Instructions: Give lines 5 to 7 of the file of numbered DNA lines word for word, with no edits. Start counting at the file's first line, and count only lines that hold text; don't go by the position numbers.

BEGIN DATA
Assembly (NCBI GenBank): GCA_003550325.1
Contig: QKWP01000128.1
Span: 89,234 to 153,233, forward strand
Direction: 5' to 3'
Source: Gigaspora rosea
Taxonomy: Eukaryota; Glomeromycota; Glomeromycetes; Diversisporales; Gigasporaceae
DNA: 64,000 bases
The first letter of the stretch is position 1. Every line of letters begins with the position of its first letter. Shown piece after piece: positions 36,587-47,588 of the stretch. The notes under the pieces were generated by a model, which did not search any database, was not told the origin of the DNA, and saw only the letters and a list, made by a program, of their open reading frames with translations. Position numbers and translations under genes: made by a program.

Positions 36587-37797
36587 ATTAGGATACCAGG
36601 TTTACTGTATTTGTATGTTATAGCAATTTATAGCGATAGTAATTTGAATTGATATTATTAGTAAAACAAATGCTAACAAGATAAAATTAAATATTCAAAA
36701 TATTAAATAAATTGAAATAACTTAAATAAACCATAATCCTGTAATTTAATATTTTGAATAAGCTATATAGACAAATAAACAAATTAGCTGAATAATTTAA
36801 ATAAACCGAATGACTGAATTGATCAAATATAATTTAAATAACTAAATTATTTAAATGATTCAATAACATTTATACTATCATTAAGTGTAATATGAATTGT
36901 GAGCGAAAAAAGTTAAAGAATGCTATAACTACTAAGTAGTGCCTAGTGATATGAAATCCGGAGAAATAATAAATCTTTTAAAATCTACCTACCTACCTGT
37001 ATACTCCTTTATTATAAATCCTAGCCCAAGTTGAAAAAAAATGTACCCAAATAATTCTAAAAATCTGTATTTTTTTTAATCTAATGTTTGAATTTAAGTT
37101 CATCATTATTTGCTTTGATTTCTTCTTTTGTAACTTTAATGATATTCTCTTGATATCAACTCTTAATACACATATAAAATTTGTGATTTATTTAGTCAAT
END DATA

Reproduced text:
Source: Gigaspora rosea
Taxonomy: Eukaryota; Glomeromycota; Glomeromycetes; Diversisporales; Gigasporaceae
DNA: 64,000 bases